The clutch of this bird usually consists of six to eight creamy white speckled, with reddish-brown spots, eggs. These eggs are roundish and measure around 23 by 17 millimetres (0.91 by 0.67 in). They are incubated by both parents, taking shifts of approximately one hour each, for 16 to 20 days. The young then hatch.
In 2015, the first ever breeding by black rails in South Carolina was captured through a camera study. This species was once thought to be a non-breeding visitor to the state. 
The black rail is an opportunistic feeder and consumes a wide range of food. Its diet includes seeds, insects, crustaceans and mollusks. The black rail forages by feeding along the water lines after high and low tide. 
Under the IUCN Red List, the Black Rail is listed as endangered with decreasing populations. The IUCN estimates there are between 28,000 and 92,000 mature individuals remaining. The largest threats to the Black Rail are habitat destruction and severe weather events. 
The wetland habitat that the Black Rail depends on has steadily declined through the last several decades, due to draining for development and conversion to agricultural land.
In addition to declining populations and increasing threats, the Black Rail is also impacted by the lack of scientific studies available. Because of the secretive and hard to observe nature of the bird, there is very little know about them to help prevent population decline.
They are preyed upon by many avian (including hawks, egrets, and herons) and mammalian (including foxes and cats) predators and rely on the cover of thick marsh vegetation for protection. High tides are dangerous time for black rails as they are quite vulnerable to predation outside the marsh.
- BirdLife International (2019). "Laterallus jamaicensis". IUCN Red List of Threatened Species. IUCN. 2019. Retrieved 10 December 2019.old-form url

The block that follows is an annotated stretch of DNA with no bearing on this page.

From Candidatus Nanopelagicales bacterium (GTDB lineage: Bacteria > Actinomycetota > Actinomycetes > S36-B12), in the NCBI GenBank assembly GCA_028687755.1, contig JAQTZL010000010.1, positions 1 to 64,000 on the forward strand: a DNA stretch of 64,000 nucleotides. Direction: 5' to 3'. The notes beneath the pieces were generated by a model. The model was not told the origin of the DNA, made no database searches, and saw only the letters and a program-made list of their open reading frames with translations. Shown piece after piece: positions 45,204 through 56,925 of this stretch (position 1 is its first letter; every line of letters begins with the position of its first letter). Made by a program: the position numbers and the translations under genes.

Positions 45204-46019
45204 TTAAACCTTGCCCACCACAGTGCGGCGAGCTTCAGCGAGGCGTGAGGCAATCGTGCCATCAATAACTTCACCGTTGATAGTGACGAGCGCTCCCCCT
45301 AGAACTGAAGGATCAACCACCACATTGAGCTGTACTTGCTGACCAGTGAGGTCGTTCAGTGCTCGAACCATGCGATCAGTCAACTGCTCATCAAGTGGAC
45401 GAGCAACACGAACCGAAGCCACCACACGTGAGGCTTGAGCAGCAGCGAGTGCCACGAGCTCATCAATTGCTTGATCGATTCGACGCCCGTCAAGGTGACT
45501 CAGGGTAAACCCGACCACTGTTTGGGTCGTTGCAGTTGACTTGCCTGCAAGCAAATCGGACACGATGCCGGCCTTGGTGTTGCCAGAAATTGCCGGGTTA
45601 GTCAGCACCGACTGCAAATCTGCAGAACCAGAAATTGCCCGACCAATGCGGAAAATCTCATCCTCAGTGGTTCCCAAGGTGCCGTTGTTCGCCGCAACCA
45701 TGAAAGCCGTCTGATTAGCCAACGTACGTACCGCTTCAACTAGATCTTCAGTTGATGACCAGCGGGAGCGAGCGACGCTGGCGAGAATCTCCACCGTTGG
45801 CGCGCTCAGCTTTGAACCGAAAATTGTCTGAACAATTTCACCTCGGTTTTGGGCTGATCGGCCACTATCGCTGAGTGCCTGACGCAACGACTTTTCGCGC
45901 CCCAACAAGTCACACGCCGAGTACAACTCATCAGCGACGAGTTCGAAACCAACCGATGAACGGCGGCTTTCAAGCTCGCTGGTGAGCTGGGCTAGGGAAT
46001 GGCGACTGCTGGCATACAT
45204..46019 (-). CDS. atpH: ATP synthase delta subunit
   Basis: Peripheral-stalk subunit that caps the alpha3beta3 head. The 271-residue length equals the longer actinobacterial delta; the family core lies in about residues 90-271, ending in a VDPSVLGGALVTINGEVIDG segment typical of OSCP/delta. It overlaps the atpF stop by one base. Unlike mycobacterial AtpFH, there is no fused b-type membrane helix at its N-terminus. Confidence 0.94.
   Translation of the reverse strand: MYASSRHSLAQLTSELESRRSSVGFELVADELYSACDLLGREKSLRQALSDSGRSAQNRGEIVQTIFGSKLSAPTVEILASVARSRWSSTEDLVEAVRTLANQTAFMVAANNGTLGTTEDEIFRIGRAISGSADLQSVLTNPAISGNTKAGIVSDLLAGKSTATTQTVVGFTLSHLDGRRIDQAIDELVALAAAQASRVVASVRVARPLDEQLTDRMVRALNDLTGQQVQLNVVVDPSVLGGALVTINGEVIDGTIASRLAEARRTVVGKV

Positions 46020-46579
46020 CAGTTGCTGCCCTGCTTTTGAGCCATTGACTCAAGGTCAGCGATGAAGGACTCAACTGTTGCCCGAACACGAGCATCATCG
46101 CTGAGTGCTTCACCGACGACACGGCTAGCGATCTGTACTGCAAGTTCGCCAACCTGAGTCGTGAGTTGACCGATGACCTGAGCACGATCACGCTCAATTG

- Eddleman, W. R.; FLORES, R. E.; LEGARE, M. (1994). "Black Rail (Laterallus jamaicensis)". The Birds of North America Online. doi:10.2173/bna.123. ISSN 1061-5466.
- Tsao, Danika C.; Melcer, Jr., Ronald E.; Bradbury, Michael (2015-12-17). "Distribution and Habitat Associations of California Black Rail (Laterallus jamaicensis coturniculus) in the Sacramento–San Joaquin Delta". San Francisco Estuary and Watershed Science. 13 (4). doi:10.15447/sfews.2015v13iss4art4. ISSN 1546-2366.
- "Junin Rail (Laterallus tuerosi)". www.hbw.com. Retrieved 2020-02-23.
- Hauber, Mark E. (1 August 2014). The Book of Eggs: A Life-Size Guide to the Eggs of Six Hundred of the World's Bird Species. Chicago: University of Chicago Press. p. 58. ISBN 978-0-226-05781-1.
- "Wildlife Field Guide for New Jersey's Endangered and Threatened Species - Conserve Wildlife Foundation of New Jersey". www.conservewildlifenj.org. Retrieved 2020-02-23.
- Hand, Christine E.; Znidersic, Elizabeth; Tegeler, Amy K. (2019-06-27). "First Documentation of Eastern Black Rails (Laterallus jamaicensis jamaicensis) Breeding in South Carolina, USA in More Than a Century". Waterbirds. 42 (2): 237. doi:10.1675/063.042.0212. ISSN 1524-4695.
- "Laterallus jamaicensis: BirdLife International". IUCN Red List of Threatened Species. 2019-07-15. Retrieved 2020-02-23.